I’ve got another couple of rejections to throw on the pile this week, one from a while back and one from yesterday.
A couple of weeks ago I noticed that I hadn’t heard about a poem I’d sent to the stylish folks at Linebreak, and was just about to email them to see what was what when I thought to myself that a quick look in the Junk Mail folder might be a good idea. Well, it was and it wasn’t because there was an email from the Linebreakers in there, but the email in question turned out to be a rejection letter.
Linebreak’s rejections are short and impersonal, but friendly and reasonable at the same time, which soothes the sting a bit. This is my second rejection from them. In the case of the first poem I’m confident that the reason they knocked it back was mainly because its tone didn’t fit with their style – it’s a poem I’m very happy with, and which has since been published elsewhere (more on that in a future post).
In this case, though, I think this latest poem got rejected partly because it isn’t quite ready for publication – I’ll definitely give it a closer look before sending it out again – and partly because of it didn’t fit with Linebreak’s editorial vision. The poems Linebreak publish seem to have a particular tone that I can’t quite articulate, except to say that I like it and I haven’t quite managed to get it yet.
Rejection number two came over the phone in person, from Dale Campisi at Arcade Publications. Arcade are a newish indie publisher focusing on Melbourne-based histories, which is why I thought that my series of false histories based around the teams of the Australian Football League might be something they were interested in.
I submitted the manuscript in March and sent a few follow-up emails in July and August, but I didn’t get any replies, so I checked out their website and found a phone number on the Contact Us page. I tried calling a few times, but there was no answer and no voicemail, just a missed call service, and not surprisingly the guys at Arcade didn’t call me back (for the record I’m not in the habit of calling unfamiliar mobile numbers that get randomly texted to me, either), so I kept trying.
I sent a text last week, thinking that a polite message might have more chance of a reply than an anonymous phone number, but a week went by with no response. I know from their mailing list that they’ve been busy with the launch of a new title, so I figured that they would get back to me eventually, but in the meantime it wouldn’t hurt to keep trying.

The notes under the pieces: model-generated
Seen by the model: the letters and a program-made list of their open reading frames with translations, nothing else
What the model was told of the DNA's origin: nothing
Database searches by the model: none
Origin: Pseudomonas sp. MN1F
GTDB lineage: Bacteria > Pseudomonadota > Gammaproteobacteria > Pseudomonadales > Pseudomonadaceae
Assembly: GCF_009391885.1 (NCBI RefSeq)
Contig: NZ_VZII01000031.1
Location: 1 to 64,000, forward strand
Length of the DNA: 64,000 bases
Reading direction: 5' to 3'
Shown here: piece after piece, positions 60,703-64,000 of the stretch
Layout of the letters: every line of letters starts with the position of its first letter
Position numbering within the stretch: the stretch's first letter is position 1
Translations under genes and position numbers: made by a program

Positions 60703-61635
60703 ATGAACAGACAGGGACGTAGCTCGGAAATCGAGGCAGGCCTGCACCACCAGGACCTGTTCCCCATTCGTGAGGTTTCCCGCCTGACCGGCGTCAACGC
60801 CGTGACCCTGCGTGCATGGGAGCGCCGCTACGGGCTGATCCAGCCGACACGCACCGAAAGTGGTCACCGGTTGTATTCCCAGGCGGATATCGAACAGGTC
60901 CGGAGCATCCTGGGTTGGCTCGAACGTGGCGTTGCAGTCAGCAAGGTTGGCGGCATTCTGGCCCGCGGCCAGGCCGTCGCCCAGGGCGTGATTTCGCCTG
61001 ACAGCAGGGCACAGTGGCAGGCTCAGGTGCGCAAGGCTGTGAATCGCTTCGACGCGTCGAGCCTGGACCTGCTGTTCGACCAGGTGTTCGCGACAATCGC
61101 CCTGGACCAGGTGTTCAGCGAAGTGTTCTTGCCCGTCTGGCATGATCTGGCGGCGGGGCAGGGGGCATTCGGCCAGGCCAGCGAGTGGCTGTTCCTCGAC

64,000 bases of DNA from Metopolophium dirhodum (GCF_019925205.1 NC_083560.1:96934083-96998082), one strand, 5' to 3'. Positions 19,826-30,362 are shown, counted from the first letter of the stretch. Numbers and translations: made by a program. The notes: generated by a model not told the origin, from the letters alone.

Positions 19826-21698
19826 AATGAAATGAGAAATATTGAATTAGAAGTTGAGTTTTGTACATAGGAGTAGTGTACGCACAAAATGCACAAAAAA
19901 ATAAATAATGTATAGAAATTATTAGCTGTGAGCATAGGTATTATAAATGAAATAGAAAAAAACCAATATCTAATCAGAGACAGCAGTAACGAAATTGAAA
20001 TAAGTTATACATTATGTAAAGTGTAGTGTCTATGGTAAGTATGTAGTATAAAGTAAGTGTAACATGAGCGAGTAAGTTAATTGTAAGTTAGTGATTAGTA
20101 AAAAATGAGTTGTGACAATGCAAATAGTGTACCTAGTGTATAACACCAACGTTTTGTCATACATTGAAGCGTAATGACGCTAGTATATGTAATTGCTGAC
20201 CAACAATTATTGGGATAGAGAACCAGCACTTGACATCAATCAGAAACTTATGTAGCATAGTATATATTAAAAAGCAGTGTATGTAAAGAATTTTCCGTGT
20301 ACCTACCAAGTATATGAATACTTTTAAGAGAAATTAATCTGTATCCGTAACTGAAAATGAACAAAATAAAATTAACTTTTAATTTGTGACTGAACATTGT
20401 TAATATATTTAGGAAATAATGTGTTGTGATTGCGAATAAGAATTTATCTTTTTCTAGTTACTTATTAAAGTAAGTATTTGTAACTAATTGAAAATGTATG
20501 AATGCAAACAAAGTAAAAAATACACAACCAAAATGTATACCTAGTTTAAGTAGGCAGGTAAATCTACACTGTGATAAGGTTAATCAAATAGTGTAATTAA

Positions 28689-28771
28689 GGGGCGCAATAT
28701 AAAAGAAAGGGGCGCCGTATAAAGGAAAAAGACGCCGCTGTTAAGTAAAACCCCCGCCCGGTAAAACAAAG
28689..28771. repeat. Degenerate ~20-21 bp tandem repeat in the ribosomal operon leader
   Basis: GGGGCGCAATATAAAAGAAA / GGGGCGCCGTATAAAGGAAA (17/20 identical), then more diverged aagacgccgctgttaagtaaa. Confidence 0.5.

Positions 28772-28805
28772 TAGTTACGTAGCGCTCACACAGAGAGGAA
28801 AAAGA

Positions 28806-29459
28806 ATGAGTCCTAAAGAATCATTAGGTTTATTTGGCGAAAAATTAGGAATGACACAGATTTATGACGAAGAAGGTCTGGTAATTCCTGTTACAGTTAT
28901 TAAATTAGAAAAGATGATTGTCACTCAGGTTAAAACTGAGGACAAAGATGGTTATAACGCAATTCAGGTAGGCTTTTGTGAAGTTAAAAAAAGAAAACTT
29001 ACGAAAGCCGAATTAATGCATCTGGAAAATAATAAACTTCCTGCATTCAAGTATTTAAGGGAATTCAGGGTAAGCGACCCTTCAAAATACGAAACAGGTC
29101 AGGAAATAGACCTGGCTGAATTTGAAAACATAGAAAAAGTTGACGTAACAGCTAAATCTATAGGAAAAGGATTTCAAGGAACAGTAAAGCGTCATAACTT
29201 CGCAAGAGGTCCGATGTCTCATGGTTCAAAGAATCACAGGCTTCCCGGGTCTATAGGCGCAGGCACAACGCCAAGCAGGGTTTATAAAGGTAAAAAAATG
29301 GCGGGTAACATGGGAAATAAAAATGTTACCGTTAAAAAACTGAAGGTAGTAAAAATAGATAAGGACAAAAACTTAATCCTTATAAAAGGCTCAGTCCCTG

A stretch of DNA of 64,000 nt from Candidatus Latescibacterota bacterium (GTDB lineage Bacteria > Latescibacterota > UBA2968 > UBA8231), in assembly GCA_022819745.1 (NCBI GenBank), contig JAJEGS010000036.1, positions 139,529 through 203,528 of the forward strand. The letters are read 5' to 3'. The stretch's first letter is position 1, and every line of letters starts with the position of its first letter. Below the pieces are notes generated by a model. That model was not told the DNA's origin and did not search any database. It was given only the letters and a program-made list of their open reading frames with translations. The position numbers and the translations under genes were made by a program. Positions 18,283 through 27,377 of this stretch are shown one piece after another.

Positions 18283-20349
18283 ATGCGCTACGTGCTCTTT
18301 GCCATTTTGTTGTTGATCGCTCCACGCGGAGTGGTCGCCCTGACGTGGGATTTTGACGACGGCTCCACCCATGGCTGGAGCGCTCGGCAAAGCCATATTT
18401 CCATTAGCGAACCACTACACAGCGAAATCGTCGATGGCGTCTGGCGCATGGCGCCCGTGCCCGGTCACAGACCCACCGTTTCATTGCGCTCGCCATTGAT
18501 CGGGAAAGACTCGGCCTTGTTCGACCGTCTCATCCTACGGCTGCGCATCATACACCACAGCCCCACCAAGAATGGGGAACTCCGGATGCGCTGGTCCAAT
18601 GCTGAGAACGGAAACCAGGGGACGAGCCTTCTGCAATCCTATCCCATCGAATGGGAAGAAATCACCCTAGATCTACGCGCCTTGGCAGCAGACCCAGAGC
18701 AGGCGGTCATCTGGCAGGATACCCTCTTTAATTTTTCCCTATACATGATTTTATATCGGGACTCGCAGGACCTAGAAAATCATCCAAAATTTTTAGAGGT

The Arcade offices are actually around the corner from my workplace, and at one stage I contemplated just dropping in to say g’day, but I quickly dismissed that as a bit too crazy-author-stalkery and a good way to freak out some people whose work I admire and who I would like to keep on side if at all possible.
Yesterday afternoon I came across the Arcade number in my recently called list, and I thought what the hell. To my surprise I got through to Dale Campisi and quickly put on my polite author enquiry voice to ask if he’d had a chance to look at the manuscript.
Dale replied that he had, mentioning that he recognised my name from last week’s text, and apologised for not responding sooner, which was nice. Dale went on to explain that they’re only publishing one book next year, and they’ve already chosen the manuscript, so they were going to pass on mine. He added that they were considering looking into football and also expanding beyond non-fiction into creative work, which was encouraging.
I wasn’t really expecting him to say “oh yes by the way we love it and when can we meet to discuss royalties” (people don’t tend to not return the emails and calls of people they intend on publishing), but I like closure when it comes to submissions, so having obtained the rejection I was expecting, I thanked Dale and let him go.
I never know how to end this kind of conversation. Thanking someone for rejecting you feels weird, and after the conversation is over I’m always left replaying it in my mind, wondering if there was something I could have said – some way I could have made my case to turn the no into a yes. I never manage to come up with any alternatives, though.
Having been an editor and having rejected my fair share of aspiring writers in my time, I know what it’s like to be on the other end of this conversation, so I tend to err on the side of polite acquiescence in these situations, which often in hindsight adds to the disquieting esprit d’escalier sensation that these interactions inspire.
So here I stand, with a poem about falling down and a bunch of prose poems not really about football, both looking for a home. I’ve got some ideas about the falling down poem, but I’m scratching my head a bit about the not-football ones.
Ah, well. Back on the horse, I guess. Here’s to the next letter. May it come quickly and be of the species L. Acceptans.
2 thoughts on “Rejected: Falling down and fake histories”
I’ll keep an eye/ear out for homes for these projects…hmm. Sound fascinating!
I appreciate you sharing rejections this way. It is reassuring–everyone always says “be prepared to get rejected!” but we writers don’t get to see (gracefully handled) examples of it. I know it is definitely part of the job.
How about Biblioasis? http://www.biblioasis.com/about
Great work Fordy. You do yourself and every aspiring writer proud. subsisto tractus!